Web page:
Checking out Chinese dramas

I was a little bummed when I started noticing some of the people I discuss k-dramas with started watching them less, but began to watch more shows from other counties such as Japan, Thailand and Mainland China. I missed the substance many of them brought to the discussions. Sometimes it’s fun to ooh and ahh over a handsome leading man, but it’s more fun to delve into character growth and plot points.

At a certain point in the year, I couldn’t find a Korean drama that interested me. I wanted something light and fluffy…easy. One viewer suggested I try the Chinese drama Shan Shan Comes to Eat (also known as Boss & Me). I’d only tried to watch one other Mainland China show prior to this only because a familiar Korean boy band member was starring in it. After two episodes I dumped it because the Korean actor’s voice was dubbed and that annoyed me too much.

Shan Shan Comes to Eat

Shan Shan catches the bosses eye at lunch

Everybody kept raving about this show. And it lived up to the hype. Somehow it managed to be a nice romance where the OTP worked through all the crap thrown at them without doing the usual stupid breaking up or marrying someone else tropes. The friend characters were also entertaining without stealing the spotlight. This show managed to remain melodrama-free but interesting enough to keep you watching.

Watch it!

Love Me if You Dare

Jenny at Bo Jinyan's house during the storm

I don’t remember why I started this one, but right away I was drawn in by the combination of mystery, horror and a leading lady who was not afraid to jump in the mix. Throw in elements of Sherlock Holmes, Knight Rider, an unusual pet, a serial killer and romance…sold. Wang Kai is an adorable second lead, but didn’t lure me into second lead syndrome. Simon’s best friend is a hoot. Just overlook the horrible acting by the native English speakers if you can. It’s painful how they deliver their lines.

Watch it!

Back In Time: Long Time No See

The guy friends of Back in Time

I may not have been looking for a melodrama, but I found one. This one was a total miss for me. The plot dragged. The one-sided love was pitiful. I was a fool for watching 13 episodes when I didn’t even like any of the main ensemble of friends. But I pushed on thinking maybe something would click. It didn’t and I never went back to finish it. And there were only 16 episodes. I thought watching the original would help, but nope, I didn’t make it to episode 2.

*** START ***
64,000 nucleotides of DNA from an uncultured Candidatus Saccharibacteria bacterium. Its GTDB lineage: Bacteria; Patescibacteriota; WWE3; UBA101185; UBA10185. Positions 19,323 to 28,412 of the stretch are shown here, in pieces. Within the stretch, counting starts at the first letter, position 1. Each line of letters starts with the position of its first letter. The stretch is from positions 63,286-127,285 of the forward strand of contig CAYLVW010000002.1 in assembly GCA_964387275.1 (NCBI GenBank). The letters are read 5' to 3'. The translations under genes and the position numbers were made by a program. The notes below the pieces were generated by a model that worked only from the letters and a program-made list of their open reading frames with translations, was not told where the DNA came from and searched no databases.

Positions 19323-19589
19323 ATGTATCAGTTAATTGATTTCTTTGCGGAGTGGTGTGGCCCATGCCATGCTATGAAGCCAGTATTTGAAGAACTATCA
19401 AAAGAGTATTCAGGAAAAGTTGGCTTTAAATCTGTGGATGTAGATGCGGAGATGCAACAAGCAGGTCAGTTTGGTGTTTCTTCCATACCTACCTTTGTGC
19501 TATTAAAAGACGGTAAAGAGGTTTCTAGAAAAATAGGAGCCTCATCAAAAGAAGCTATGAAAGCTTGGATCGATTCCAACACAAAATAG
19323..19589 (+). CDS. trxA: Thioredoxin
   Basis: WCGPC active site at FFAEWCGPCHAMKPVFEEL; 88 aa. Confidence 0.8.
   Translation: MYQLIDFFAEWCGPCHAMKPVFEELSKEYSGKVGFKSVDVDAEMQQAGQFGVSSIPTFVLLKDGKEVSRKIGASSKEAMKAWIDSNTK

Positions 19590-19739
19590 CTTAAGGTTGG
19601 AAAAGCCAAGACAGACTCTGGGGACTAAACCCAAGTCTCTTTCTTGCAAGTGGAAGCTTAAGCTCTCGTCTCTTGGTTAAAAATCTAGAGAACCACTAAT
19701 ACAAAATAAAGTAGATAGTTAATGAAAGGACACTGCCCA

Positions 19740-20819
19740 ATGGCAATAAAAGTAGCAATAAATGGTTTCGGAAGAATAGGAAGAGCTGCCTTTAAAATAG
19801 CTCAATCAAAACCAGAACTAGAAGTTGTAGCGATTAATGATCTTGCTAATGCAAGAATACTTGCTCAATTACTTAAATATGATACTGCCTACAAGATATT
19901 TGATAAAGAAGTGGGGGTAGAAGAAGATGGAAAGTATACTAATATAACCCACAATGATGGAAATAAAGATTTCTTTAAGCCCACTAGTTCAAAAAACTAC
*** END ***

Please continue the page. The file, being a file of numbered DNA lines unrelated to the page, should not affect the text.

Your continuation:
Skip it.

One caution about getting started on Chinese dramas. While they’re easier to find with English subtitles on legal sites now, they’re often more slowly subbed than Korean dramas. They’re also typically much longer than the 16-20 episode arc of a K-drama or the 10 to 11 episode arc of a J-drama. And if you live watch them be prepared to pack your patience. Much like American TV, only one episode air per week.

Drama for the snowbound

Whether you have a Boo, a Bae, an Oppa, a Noona or you’re flying solo, these dramas are just right if Snowmaggedeon has you stuck indoors and in snuggle mode.

Love Rain

Just start at episode 5 and then watch 6 for the beautiful cinematography capturing winter in the mountains of Japan. Yoona and Jang Keun Suk are at their best in this show while sparring and falling in love. This might not be Oppa’s style, but he can go shovel while you prepare your own hot springs for him for when he’s done.

My Love from the Stars

If you gotta hide out from a Paparazzi lynch mob and a psycho killer like Jun Ji Hyun, best do it with your not-so neighborly resident alien (played by Kim Soo Hyun). This one also has gorgeous cinematography whether you’re in our alien’s incredible multi-level condo or on a nighttime date at the local amusement park. Bonus: Joseon era costumes and storyline for even more lovely moments.


Booed up with a sportsy Oppa? You’ll get hockey and romance all-in-one in this Japanese drama. Hard to top a date on a Zamboni with Kimura Takuya, lots of game time action, fights and a classic first snow confession.